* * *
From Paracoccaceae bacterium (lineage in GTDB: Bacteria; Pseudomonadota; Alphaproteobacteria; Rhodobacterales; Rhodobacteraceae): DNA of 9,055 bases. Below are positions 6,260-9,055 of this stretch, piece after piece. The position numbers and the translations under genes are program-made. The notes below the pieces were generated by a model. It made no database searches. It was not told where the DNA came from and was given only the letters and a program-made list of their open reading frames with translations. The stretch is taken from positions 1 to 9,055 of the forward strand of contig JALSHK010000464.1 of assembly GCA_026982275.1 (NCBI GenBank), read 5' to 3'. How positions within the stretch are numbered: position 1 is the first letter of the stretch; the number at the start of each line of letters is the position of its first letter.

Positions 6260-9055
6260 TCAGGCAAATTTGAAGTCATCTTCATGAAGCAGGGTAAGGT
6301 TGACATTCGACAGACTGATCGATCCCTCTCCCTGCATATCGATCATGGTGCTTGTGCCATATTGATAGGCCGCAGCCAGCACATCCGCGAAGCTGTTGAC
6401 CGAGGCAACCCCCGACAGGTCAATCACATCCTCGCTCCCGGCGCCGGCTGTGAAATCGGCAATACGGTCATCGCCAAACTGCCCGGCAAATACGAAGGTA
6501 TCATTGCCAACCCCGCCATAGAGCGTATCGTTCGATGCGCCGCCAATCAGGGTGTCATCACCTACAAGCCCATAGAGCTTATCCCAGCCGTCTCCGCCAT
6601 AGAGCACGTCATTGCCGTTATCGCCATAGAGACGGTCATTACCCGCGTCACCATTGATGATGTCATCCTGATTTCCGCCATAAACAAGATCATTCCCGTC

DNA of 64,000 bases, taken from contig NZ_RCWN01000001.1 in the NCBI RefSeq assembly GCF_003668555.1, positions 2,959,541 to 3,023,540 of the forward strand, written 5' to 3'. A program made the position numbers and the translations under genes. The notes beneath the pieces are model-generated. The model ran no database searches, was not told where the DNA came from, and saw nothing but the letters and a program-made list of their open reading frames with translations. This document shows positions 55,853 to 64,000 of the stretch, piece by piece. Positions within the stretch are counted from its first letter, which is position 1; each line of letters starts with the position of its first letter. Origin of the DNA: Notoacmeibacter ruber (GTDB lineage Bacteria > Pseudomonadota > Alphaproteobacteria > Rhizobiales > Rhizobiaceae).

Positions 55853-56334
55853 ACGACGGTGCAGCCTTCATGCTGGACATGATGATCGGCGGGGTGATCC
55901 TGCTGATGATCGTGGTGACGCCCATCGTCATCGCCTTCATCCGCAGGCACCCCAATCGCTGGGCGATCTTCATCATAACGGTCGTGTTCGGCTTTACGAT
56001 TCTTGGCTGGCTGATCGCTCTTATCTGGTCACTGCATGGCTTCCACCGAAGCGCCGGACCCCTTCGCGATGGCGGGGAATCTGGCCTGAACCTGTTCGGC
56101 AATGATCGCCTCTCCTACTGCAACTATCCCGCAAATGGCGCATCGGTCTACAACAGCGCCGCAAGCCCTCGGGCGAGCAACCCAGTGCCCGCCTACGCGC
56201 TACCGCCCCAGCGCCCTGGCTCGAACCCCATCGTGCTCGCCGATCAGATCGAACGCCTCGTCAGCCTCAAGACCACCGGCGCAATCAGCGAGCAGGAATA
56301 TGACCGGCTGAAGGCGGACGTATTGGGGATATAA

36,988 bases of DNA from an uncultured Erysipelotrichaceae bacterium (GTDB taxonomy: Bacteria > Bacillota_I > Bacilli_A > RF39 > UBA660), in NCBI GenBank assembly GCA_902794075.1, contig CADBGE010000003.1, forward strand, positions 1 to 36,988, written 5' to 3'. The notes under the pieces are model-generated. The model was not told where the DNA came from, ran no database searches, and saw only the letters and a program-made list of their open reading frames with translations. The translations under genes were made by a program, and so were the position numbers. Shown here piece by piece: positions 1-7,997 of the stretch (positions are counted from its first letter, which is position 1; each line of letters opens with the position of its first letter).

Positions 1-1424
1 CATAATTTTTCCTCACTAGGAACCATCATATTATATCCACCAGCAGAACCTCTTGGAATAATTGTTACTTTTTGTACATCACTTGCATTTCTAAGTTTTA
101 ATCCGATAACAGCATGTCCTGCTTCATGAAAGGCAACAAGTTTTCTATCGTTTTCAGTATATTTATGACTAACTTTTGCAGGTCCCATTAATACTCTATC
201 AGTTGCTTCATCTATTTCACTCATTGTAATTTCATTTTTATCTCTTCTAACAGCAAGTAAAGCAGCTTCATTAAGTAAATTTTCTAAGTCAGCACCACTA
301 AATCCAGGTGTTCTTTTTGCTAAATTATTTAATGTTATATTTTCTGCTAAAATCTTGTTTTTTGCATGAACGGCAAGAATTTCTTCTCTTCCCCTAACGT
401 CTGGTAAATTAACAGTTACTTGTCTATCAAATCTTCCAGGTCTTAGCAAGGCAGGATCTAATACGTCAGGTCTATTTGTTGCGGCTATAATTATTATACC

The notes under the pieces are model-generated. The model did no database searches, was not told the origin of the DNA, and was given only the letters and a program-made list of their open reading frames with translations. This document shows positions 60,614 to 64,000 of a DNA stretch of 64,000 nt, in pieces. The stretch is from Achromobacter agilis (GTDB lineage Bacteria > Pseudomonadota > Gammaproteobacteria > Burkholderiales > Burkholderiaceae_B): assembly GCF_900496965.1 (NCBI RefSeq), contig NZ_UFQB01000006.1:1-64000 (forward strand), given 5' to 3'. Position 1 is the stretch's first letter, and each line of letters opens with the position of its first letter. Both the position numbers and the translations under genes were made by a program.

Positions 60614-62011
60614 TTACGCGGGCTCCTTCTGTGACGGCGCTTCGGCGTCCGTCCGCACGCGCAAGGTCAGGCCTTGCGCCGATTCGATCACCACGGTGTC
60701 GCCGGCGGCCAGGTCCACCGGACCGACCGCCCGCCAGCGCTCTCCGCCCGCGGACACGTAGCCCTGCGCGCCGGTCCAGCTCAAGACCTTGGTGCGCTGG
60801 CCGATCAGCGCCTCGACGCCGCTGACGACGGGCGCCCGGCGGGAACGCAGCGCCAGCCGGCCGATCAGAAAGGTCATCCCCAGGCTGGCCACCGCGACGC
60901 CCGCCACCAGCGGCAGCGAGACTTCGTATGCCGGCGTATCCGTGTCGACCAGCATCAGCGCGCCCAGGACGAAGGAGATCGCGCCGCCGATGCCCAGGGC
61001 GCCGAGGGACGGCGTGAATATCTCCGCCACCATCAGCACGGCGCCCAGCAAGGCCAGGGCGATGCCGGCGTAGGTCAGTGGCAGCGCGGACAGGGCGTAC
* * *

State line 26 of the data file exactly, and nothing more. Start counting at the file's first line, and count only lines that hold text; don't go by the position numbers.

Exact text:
60701 GCCGGCGGCCAGGTCCACCGGACCGACCGCCCGCCAGCGCTCTCCGCCCGCGGACACGTAGCCCTGCGCGCCGGTCCAGCTCAAGACCTTGGTGCGCTGG